For whatever reason, Crysis has been remastered and you can now use it to bring your rig to its knees again. Crysis Remastered makes changes to textures, lighting, and shadows among other things. The original version of the game still looks very good to this day, so owners of that might not see much reason to upgrade. Here are the spec breakdowns:
OS: Windows 10 64-bit Processor: Intel Core i5-3450 / AMD Ryzen 3 Memory: 8GB Storage: 20GB Direct X: DX11 GPU: Nvidia GeForce GTX 1050 Ti / AMD Radeon 470 GPU memory: 4GB in 1080p
OS: Windows 10 64-bit Processor: Intel Core i5-7600k or higher / AMD Ryzen 5 or higher Memory: 12GB Storage: 20GB Direct X: DX11 GPU: Nvidia GeForce GTX 1660 Ti / AMD Radeon Vega 56 GPU memory: 8GB in 1080p
OS: Windows 10 64-bit Processor: AMD Ryzen 2600x Memory: 16GB GPU: AMD Radeon 5700 XT
The specs aren’t really listed as that demanding. But they’re extremely misleading. I played the game at 1080p with a GPU that’s significantly better than the recommended, but even without having everything at max, I still had framerates drop to the mid-20s. This was at its worst when looking out towards the sea. Otherwise, it fluctuates from around 40-70, depending on what’s happening. It’s very reminiscent of when I last played the original on a PC that had no business attempting to run it. So, yeah, take those spec recommendations with a giant grain of salt.
Can it meme Crysis?
Crysis Remastered has the suite of settings you almost surely assume it has. Humorously, the max setting for most of them is Can it Run Crysis? Truly self-awareness at its finest. Or not. Textures, shadows, physics, raytracing, volumetric, post-processing, water, vegetation, etc. You know the drill here. You can also select anti-aliasing quality and choose between fullscreen, borderless, or windowed modes. And you can roll the dice and see if the game can successfully pick out the optimal settings for your hardware, which might still result in dropped frames when looking at the water.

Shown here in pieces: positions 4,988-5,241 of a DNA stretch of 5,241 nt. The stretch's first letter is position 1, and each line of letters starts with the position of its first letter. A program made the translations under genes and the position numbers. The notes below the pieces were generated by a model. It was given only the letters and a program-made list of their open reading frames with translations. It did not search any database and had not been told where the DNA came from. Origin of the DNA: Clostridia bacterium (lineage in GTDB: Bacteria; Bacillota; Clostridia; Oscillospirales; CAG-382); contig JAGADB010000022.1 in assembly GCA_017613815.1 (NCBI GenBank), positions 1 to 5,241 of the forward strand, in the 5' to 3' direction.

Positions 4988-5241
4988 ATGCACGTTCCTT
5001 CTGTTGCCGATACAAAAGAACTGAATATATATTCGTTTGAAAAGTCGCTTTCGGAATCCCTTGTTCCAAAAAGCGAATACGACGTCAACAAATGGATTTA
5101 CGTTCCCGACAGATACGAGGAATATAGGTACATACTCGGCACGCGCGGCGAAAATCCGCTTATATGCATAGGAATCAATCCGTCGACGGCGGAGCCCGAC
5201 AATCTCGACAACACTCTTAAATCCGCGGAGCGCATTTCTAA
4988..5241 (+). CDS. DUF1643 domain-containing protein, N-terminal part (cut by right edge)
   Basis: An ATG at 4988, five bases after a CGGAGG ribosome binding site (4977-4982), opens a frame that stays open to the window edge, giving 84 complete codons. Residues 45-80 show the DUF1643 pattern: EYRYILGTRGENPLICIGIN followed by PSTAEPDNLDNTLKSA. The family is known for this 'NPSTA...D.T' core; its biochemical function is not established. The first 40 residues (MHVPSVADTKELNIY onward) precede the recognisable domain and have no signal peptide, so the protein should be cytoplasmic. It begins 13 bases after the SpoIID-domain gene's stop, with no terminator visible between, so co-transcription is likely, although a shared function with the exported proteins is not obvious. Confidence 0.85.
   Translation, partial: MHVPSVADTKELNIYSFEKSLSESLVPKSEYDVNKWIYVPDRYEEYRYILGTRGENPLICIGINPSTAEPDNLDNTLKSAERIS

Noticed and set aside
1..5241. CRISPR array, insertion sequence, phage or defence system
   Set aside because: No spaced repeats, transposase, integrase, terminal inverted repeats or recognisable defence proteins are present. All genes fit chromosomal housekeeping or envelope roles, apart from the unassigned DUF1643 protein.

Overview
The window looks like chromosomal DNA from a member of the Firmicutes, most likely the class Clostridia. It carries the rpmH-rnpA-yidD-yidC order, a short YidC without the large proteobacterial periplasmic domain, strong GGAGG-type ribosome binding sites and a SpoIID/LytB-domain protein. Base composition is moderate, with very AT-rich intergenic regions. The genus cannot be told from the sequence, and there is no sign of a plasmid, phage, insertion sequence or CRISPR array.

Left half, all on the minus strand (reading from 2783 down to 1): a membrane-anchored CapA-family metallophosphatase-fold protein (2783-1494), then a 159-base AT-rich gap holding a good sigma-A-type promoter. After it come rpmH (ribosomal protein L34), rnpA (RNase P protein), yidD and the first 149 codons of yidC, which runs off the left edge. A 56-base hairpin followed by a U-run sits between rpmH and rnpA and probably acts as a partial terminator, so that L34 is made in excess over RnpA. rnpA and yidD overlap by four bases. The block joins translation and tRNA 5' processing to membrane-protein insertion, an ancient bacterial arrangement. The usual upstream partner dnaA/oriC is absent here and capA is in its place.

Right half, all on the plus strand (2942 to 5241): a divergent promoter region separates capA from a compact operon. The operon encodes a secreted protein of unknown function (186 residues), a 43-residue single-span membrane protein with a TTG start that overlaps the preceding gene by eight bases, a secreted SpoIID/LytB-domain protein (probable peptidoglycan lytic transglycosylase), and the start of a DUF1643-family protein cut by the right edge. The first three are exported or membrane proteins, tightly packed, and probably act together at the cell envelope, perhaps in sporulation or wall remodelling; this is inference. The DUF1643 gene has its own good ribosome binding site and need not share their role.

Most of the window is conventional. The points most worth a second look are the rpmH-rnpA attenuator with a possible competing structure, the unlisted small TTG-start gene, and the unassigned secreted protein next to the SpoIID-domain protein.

You can also turn off motion blur and turn on HDR and the like. There’s plenty of customization, but the same can be said of Crysis Remastered‘s original incarnation. Let’s take a look at way too many images comparing the meme name max setting, very high, and lowest settings for some of the options that will be more obvious with screenshots.
And there you have it for photos. Hopefully, that’ll give you a solid idea of what the differences are for individual settings. If not, make sure to tell me and I’ll lament my existence slightly more than I already do. Next, we’ll look at the rebinding options.
Be kind, rebind
You can rebind all of your keys. You can’t quicksave, though. But I don’t think you could in the original either, so that’s not exactly earth-shattering. Here’s a screen showing what that looks like:
You can invert your mouse or smooth it if you’d prefer, plus alter the sensitivity and crosshairs. Pretty familiar stuff.
As you can see, Crysis Remastered is a lot like Crysis Unremastered as far as features go. Same game, new lighting, better reflections etc etc. I’m a bit miffed with how bad the framedrops are considering that I’m considerably above the minimums but, hey, I’m sure that’s what I get for not buying a 2070 Super instead.